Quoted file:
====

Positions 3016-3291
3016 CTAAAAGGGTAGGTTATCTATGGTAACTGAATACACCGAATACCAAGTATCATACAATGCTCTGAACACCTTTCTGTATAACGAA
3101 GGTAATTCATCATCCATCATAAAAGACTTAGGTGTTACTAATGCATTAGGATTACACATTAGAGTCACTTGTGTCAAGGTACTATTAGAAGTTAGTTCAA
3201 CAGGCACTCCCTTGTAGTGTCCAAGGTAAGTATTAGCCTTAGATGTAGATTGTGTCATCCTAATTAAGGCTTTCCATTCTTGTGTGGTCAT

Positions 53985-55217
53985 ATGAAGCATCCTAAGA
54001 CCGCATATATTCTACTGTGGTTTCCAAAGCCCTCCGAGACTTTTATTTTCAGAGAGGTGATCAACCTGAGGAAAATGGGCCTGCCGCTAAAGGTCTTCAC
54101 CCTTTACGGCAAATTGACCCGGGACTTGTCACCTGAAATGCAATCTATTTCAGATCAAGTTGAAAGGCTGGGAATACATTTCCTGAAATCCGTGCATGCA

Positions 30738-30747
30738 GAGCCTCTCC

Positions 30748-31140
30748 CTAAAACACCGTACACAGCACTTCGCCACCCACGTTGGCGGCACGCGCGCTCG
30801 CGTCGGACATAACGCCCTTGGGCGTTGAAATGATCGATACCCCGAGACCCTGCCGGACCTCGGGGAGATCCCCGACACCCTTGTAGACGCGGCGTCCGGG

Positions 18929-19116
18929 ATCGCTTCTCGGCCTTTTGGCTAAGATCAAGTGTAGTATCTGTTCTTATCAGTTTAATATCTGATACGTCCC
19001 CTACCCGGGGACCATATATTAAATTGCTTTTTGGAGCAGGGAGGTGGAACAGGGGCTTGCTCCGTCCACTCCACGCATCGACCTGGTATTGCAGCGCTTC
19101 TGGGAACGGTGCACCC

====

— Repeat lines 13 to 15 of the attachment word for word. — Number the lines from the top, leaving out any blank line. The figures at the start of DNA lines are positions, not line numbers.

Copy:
30801 CGTCGGACATAACGCCCTTGGGCGTTGAAATGATCGATACCCCGAGACCCTGCCGGACCTCGGGGAGATCCCCGACACCCTTGTAGACGCGGCGTCCGGG

Positions 18929-19116
18929 ATCGCTTCTCGGCCTTTTGGCTAAGATCAAGTGTAGTATCTGTTCTTATCAGTTTAATATCTGATACGTCCC